Psalm 143:8 ESV, Let me hear in the morning of your steadfast love, for in you I trust. Make me know the way I should go, for to you I lift up my soul.
Our minds tend to wander when we feel our story has been unraveled, shattered, or dead-ended. Instead of letting the unknown paralyze us, we can learn to shift our attention at the start of each day, before all the what-ifs and maybes grip us, to lock on this steadfast love we have access to through Christ. It’s committed, enduring, unfailing, anchoring love. Love always hopes, always endures, and doesn’t give up (see 1 Corinthians 13 for a reminder of all the things that characterize steadfast love). We can operate in that kind of love. We can learn to hope in all things and endure all things. God can bring purpose to the pages of our story when we ask Him for direction. When our soul is discouraged, discounted, and desolate, we can offer it to Him in surrender. Then, trust and trust again. Make Psalm 143:8 your prayer every day until you experience breakthrough. Tape it on your mirror, make it your phone background, write it on your wrist… whatever it takes to keep what you’re experiencing in perspective and continually realign with God’s Will for your life.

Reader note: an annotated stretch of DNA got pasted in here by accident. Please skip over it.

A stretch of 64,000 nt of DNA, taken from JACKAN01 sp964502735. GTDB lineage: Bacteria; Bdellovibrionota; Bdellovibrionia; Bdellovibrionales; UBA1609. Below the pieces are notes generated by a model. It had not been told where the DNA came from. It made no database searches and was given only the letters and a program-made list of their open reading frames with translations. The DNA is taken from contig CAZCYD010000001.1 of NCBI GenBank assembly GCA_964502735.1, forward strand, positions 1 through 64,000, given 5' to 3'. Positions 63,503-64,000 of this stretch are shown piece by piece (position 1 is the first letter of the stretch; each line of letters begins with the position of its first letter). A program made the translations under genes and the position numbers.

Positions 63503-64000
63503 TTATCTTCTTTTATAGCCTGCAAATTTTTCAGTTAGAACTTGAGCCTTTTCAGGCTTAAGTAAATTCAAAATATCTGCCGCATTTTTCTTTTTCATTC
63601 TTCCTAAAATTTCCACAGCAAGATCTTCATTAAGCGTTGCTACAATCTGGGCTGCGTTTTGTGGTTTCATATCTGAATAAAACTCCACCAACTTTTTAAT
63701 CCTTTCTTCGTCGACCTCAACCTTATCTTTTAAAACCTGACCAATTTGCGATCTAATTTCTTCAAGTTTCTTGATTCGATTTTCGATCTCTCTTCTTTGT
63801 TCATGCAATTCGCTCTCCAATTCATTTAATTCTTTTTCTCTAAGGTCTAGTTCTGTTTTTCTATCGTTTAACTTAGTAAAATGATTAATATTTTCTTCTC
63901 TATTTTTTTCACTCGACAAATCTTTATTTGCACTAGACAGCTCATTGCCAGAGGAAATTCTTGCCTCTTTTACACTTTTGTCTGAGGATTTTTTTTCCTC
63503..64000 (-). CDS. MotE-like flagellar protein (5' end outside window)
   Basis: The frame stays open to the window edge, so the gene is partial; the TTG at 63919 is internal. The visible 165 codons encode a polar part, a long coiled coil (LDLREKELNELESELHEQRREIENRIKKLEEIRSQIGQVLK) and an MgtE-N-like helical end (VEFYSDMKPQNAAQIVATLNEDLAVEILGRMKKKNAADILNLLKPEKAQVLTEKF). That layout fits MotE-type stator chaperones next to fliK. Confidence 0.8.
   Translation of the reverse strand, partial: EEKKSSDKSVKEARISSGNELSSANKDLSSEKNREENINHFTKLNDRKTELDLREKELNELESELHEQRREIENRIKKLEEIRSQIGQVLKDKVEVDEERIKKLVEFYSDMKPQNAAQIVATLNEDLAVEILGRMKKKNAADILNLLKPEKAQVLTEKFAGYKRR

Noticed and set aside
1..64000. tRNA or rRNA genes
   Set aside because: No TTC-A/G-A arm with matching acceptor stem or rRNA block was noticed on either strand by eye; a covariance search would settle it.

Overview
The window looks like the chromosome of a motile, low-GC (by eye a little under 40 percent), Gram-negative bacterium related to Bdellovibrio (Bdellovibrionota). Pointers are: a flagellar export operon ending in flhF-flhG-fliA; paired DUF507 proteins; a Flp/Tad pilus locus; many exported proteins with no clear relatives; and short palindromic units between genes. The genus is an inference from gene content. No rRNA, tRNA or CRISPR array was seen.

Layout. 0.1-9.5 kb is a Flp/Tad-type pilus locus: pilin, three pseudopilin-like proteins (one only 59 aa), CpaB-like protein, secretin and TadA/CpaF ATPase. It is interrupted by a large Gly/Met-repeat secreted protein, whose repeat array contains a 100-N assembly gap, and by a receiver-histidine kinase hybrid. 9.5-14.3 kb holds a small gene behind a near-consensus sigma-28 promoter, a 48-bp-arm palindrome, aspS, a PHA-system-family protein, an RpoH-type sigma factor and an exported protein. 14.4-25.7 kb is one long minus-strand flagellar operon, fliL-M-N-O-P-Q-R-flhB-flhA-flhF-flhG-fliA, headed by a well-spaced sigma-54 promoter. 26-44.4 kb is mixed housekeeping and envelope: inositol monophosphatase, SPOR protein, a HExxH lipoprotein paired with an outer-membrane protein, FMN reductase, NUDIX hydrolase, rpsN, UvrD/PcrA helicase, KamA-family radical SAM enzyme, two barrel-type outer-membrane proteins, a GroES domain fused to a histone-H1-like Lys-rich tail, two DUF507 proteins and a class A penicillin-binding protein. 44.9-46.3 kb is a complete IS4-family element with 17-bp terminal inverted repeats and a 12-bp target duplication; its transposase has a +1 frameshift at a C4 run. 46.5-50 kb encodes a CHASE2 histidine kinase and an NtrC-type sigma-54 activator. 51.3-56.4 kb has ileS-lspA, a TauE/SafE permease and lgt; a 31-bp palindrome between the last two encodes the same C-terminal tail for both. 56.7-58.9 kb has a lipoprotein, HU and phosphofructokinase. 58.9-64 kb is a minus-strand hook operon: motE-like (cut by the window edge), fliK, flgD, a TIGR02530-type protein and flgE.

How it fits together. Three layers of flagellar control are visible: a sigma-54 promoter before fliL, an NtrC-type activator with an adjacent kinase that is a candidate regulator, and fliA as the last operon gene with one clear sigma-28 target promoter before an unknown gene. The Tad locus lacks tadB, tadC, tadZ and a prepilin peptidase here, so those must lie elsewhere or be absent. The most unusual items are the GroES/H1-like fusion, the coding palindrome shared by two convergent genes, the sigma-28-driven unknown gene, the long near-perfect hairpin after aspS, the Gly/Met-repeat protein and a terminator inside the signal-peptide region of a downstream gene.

In closing, this verse has been a major source of comfort for me in times of chaos and confusion, doubt and discouragement. In Isaiah 55:8-11 ESV, God assures us of this: “‘For my thoughts are not your thoughts, neither are your ways my ways’, declares the Lord. ‘For as the heavens are higher than the earth, so are my ways higher than your ways and my thoughts than your thoughts… so is my word that goes out from my mouth: It will not return to me empty, but will accomplish what I desire and achieve the purpose for which I sent it.'”